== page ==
To the House of Representatives of the United States.
The Choctaws being indebted to their merchants beyond what could be discharged by the ordinary proceeds of their huntings, and pressed for paiment, proposed to the US. to cede lands to the amount of their debts, and designated them in two different portions of their country. these designations not at all suiting us were declined. still urged by their creditors, as well as by their own desire to be liberated from debt, they at length proposed to make a cession which should be to our convenience. by a treaty signed at Pooshapukanuk, on the 16th. of Nov. 1805. they accordingly ceded all their lands South of a line to be run from their & our boundary at the Omochita, Eastwardly to their boundary with the Creeks on the ridge between the Tombigbee & Alibama, as is more particularly described in the treaty, containing about five millions of acres as is supposed, and uniting our possessions there from Adams to Washington county.
The location contemplated in the instructions to the Commissioners was on the Missisipi. that in the treaty being entirely different, I was, at that time, disinclined to it’s ratification, and have suffered it to lie unacted on. but progressive difficulties in our foreign relations have brought into view considerations other than those which then prevailed. it is now perhaps as interesting to obtain footing for a strong settlement of militia along our Southern frontier, Eastward of the Missisipi, as on the West of that river, and more so than higher up the river itself. the consolidation of the Missisipi territory, and the establishment of a barrier of separation between the Indians & our Southern neighbors, are also important objects; and the Choctaws & their creditors being still anxious that the sale should be made, I submitted the treaty to the Senate, who have advised & consented to it’s ratification. I therefore now lay it before both houses of Congress for the exercise of their constitutional powers as to the means of fulfilling it.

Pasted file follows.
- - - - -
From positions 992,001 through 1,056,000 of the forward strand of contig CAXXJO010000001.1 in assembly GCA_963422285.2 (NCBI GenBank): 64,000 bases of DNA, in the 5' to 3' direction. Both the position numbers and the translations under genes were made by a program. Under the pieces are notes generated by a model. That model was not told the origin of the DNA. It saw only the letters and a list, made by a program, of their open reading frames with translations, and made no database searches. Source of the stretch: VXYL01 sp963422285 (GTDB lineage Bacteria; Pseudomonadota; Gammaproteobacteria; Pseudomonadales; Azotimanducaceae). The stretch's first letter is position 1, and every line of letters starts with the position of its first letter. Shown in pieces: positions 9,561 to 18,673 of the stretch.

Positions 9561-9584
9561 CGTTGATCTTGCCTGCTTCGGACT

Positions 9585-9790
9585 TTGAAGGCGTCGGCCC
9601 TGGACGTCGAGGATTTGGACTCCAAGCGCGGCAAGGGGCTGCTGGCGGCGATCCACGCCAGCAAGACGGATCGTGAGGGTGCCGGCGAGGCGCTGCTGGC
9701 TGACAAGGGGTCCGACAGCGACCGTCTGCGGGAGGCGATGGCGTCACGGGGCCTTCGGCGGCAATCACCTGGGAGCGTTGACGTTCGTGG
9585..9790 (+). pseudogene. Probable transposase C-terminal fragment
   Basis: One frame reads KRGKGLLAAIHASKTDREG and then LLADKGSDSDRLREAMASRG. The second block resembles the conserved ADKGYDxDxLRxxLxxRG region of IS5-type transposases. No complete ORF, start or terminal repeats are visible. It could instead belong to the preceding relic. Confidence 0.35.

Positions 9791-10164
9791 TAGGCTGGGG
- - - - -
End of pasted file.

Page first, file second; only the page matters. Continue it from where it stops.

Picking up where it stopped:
Jan. 30. 1808.
DLC: Papers of Thomas Jefferson.